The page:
Truth and Privacy in the National Archives
Every May 4th, the pain of World War II becomes real to many families in The Netherlands. On that day, the Dutch flag hangs at half-mast and everybody keeps two minutes of silence. The date is set aside to commemorate all war victims since WWII, however, the memories of the victims and the repercussion of the crimes committed are present every day. Although so many years have gone by, many of the war crimes remain unsolved mysteries.
This film explores the quest for truth of the surviving relatives of holocaust victims. The war archives that contain the answers to so many of their unanswered questions are sometimes access restricted. This is frustrating and infuriating for those who are seeking answers.
One man, Paul Hellmann went into hiding at the beginning of the German occupation when he was only seven years old. So did his father and grandmother in different locations. Recently he found out that somebody gave out the information that led to the capture, deportation, and subsequent murder of his family in the extermination camps at Auschwitz and Sobibor. He wanted to find out who was the person that betrayed his relatives for money. Since there was a crime involved, he was sent to the National Archives in The Hague. It was there that he found out that at least three persons had been involved in the betrayal. He was also very surprised to find notes that he had written to his father while in hiding. These had been confiscated and were now a part of the National Archives.
Not everyone is able to get the answers they are seeking. The request can be denied because sometimes the people mentioned in the archives are still alive. This happened to The Speijers, another family that was looking for answers. They went to the National Archives seeking to tie a few loose ends and get some details about who the betrayer had been. Betrayal was common during WWII. Jews in hiding were always at risk of being betrayed as hardly anyone could be trusted. The Speijer’s request to investigate one particular file was not granted because the perpetrator was still alive and his privacy needed to be protected. Privacy protection ends when the person dies, but while he or she is alive, the archivists adhere to the Personal Data Protection Act emphatically.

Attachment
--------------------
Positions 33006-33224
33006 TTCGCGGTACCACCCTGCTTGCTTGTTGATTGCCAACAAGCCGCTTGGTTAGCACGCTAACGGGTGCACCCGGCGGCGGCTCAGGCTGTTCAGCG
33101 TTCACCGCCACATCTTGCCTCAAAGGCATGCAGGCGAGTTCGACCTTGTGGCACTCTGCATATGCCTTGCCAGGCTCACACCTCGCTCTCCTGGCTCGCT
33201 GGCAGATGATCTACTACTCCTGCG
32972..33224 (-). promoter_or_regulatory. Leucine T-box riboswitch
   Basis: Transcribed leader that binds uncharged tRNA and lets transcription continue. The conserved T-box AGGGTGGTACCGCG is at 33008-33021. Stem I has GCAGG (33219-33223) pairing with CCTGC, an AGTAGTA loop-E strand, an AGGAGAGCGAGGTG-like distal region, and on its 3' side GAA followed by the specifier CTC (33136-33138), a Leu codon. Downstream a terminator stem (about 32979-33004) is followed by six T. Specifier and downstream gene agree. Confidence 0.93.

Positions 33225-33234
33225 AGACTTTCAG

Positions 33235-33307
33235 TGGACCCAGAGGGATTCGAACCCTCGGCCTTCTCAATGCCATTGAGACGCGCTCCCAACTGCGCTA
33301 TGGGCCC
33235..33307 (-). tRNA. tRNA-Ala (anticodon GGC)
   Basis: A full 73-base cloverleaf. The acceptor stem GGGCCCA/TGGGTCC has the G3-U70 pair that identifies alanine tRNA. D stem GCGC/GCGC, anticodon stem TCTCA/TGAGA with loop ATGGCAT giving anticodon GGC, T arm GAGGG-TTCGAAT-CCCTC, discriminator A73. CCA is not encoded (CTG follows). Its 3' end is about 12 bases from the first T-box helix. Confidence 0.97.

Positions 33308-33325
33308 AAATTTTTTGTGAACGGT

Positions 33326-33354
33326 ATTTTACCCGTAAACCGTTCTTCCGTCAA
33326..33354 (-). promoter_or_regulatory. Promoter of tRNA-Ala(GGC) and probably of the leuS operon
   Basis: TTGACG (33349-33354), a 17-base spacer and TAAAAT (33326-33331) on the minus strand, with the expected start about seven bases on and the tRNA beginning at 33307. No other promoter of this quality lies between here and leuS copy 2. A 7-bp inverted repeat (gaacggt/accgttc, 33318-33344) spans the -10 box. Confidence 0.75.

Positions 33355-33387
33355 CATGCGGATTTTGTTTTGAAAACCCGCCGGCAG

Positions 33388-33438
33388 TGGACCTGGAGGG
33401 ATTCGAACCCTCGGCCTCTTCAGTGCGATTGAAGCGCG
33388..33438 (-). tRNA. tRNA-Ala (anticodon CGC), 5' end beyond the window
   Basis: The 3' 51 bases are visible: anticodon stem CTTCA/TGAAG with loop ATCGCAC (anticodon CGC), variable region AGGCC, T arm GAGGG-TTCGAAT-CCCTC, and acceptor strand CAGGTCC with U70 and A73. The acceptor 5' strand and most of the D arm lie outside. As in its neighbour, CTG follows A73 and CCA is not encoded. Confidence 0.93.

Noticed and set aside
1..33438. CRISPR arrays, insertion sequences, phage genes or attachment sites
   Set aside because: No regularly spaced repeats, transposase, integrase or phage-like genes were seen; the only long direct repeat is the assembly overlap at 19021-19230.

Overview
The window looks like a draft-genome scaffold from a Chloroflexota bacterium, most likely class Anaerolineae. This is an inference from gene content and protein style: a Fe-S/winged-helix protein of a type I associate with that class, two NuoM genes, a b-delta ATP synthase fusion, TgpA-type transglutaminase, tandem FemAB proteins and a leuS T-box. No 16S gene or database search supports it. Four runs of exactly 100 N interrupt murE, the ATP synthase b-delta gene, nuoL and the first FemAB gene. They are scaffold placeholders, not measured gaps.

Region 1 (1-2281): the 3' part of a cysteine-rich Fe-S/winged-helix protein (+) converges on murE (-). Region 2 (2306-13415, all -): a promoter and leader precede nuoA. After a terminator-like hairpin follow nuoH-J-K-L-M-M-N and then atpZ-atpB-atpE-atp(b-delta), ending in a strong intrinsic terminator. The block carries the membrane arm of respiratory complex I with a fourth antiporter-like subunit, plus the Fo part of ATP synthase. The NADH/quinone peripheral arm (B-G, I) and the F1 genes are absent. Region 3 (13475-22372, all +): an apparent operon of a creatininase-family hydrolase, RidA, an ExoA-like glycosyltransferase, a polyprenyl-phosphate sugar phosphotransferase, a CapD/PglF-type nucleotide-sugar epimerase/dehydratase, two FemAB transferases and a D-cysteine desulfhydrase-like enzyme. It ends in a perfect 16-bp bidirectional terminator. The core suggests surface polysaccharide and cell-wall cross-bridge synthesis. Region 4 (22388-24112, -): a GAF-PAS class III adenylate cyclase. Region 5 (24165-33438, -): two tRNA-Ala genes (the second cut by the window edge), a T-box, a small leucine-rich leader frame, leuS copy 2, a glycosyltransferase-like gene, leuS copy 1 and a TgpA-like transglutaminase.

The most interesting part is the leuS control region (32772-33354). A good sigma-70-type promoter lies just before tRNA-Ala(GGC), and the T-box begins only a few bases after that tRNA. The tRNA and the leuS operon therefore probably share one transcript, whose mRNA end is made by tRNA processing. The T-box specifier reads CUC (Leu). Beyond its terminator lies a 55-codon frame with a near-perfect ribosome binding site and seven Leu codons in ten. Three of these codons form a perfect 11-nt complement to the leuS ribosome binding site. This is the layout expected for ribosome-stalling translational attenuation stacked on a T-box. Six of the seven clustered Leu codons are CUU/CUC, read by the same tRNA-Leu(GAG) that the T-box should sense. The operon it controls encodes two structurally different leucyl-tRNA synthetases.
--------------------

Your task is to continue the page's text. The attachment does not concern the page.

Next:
The department that handles the files of suspects that were prosecuted after the war holds about 30,000 files. All these files are restricted and they include information about betrayers, Jew hunters, members of the National Socialist Movement, and other criminals. These 30,000 files are proof of the crimes that were committed in The Netherlands.
The big question is, should the perpetrator’s right to privacy outweigh the victim’s right to closure? Find out more now.